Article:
You are here: Home - Saving & Banking - News -

How to earn high interest on bigger than usual current account savings limits

Written by: Paloma Kubiak
With record low interest rates available, current accounts have tended to offer more enticing deals for beleaguered savers, all be it on lower amounts. But here’s how you can get the top rates on bigger savings pots.

Since the Bank of England’s decision to cut the Base Rate to 0.25% in August, there have been a total of 878 interest rate cuts on savings products according to Moneyfacts.

While current accounts have tended to be a haven for beleaguered savers, as the top paying offered three times as much as leading easy access savings or ISAs earlier in the year, many providers have since scaled back on their rewards, cashback and interest rates.

However with some current accounts still paying an attractive up to 5% though on small saving limits, there is a way to earn these rates on higher savings amounts. Here’s how.

Multiple current accounts

A number of current accounts allow savers to earn between 1.5% and 5% on their savings. However, one of the problems with them is that the higher interest rates apply to fairly small amounts, typically in the region of £2,500 and £5,000.

One way around this is to open multiple current accounts with the same provider – they tend to allow you to open up to four, though most pay the interest rates on just three of these: two sole and one joint account.

This method of spreading your money can mean you access the top paying current account rates with reasonably large cash lump sums.

Some may require you to set up a minimum number of direct debits, but others have a minimum deposit amount, such as £1,000, to be paid in each month.

The good thing is this doesn’t have to be made up from your salary. It can be made up of ‘recycled money’ coming out of another account into the next, trickling and feeding the other accounts’ minimum monthly pay in requirement.

Susan Hannums, director at independent savings advisers, said this method can be rewarding, but isn’t for those with a nervous disposition.

“If you’re a couple, in many cases you can open up to three accounts with each provider and save over £100,000 with just a handful of providers. This is not for the faint hearted as most of these accounts come with a lot of terms and conditions that if you fall foul of the rules you’ll miss out on valuable interest.

“In addition, some accounts come with monthly fees so it’s important that you make the most of the accounts features to mitigate the fees.”

Below are five of the top paying current accounts, including the maximum amounts and accounts you can hold:


As Hannums noted, it’s important to be aware of all the rules that come with the associated accounts.

Here’s a summary of what criteria you need to meet and what to watch out for:

Nationwide: To qualify, £1,000 of new money must be deposited into the account each month. The interest rate reverts to 1.00% after the first 12 months. A maximum of four accounts are allowed, though only one sole and one joint account will qualify for the 5% rate.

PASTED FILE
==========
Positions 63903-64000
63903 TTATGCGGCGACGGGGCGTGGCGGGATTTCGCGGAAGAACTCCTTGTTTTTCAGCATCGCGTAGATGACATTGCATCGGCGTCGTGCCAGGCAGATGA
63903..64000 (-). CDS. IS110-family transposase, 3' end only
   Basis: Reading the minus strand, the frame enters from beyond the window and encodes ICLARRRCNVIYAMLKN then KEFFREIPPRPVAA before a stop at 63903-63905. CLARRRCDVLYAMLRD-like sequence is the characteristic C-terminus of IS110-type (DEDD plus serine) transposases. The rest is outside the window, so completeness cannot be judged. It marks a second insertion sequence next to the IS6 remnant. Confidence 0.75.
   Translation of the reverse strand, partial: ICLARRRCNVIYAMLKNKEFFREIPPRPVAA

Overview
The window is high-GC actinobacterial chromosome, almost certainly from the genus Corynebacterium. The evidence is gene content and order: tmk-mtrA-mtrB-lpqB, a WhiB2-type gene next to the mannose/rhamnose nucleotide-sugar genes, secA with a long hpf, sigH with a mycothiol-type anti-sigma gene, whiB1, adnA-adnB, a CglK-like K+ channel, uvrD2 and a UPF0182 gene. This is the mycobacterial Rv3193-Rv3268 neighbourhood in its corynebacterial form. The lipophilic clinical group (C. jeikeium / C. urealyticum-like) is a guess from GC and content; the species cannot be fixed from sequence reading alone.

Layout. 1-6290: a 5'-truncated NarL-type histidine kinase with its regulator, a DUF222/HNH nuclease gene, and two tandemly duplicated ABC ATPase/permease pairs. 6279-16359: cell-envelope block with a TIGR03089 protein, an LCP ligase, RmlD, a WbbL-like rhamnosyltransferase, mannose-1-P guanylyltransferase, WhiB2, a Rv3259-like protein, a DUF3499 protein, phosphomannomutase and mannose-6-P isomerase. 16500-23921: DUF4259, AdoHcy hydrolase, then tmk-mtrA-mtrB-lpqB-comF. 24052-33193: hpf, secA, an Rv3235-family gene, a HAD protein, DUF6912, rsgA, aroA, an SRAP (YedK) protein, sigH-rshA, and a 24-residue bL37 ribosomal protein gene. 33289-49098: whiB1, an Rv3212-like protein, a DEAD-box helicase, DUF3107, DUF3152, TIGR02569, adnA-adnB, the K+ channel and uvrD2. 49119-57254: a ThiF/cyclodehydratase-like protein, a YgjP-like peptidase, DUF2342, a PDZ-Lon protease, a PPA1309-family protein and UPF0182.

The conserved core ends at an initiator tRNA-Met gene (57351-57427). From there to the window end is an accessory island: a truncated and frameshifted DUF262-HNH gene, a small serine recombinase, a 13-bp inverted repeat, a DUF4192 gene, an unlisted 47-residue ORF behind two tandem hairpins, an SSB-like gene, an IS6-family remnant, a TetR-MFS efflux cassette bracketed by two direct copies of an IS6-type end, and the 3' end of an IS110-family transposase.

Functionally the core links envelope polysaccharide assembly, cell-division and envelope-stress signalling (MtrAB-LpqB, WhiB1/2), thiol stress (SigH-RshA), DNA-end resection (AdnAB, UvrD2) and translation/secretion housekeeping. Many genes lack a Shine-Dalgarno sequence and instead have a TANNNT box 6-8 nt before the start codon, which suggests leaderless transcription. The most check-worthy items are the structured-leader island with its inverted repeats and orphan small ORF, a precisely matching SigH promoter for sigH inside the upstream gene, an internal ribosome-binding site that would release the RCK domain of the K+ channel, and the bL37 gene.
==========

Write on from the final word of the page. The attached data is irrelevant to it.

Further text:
Tesco:. A maximum of two accounts is allowed: one sole and one joint. If you hold a Tesco Bank Clubcard Plus Account, you can only hold one current account.

Bank of Scotland: To qualify, £1,000 of new money must be deposited into the account each month. Customers can open the account without having an existing Bank of Scotland current account or can add it to an existing current account with Bank of Scotland. Interest rates are tiered: £1+ 1.50% AER, £1,000+ 2% AER, £3,000+ 3% AER, £5,000+ 0%. A maximum of three Vantage Current Accounts are allowed across Bank of Scotland and Lloyds Bank (currently closed to new business, but customers may still hold one).

Lloyds: To qualify, £1,500 of new money must be deposited into the account and customers need to set up two direct debits to be taken each month or a £5 fee will apply. Interest rates are tiered: £1+ 1% AER, £2,000+ 2% AER, £4,000+ 4% AER, £5,000+ 0%. On 8 January 2017, the interest rates will be reduced to: £1+ 2% AER, £5,000+ 0% AER. Customers can open the account without having an existing Lloyds Bank current account or can add it to an existing current account with Lloyds Bank. A maximum of two accounts are allowed, one sole and one joint.

Santander: There’s a monthly fee of £5. A minimum of £500 must be deposited each month and at least two direct debits must be set up. If you’re a couple you can have two sole and one joint account.

There are 0 Comment(s)

If you wish to comment without signing in, click your cursor in the top box and tick the 'Sign in as a guest' box at the bottom.

Unfamiliar banks woo savers with top rates…is your money safe?

If you’ve been keeping an eye on the savings best buy tables, you’ll have noticed some unfamiliar names lu...

What the base rate rise means for you

The Bank of England has raised the base rate by 0.25% to 0.5% – following on from the increase from 0.1% to ...

How to get help with your energy bills

The rise in the energy price cap from April will mean millions of households will pay hundreds of pounds a yea...

What will happen if rates change

How your finances will be impacted by a rise in interest rates.

Regular Savings Calculator

Small regular contributions can build up nicely over time.

Online Savings Calculator

Work out how your online savings can build over time.

Having a baby and your finances: seven top tips

We’re guessing the Duchess of Cambridge won’t be fretting about maternity pay or whether she’ll still be...

Protecting family wealth: 10 tips for cutting inheritance tax

Inheritance tax - sometimes known as 'death tax' - can cause even more heartache for bereaved families. But th...

Travel insurance: Five tips to ensure a successful claim

Ahead of your summer holiday, it’s important to make sure you have the right level of travel cover or you co...

Money Tips of the Week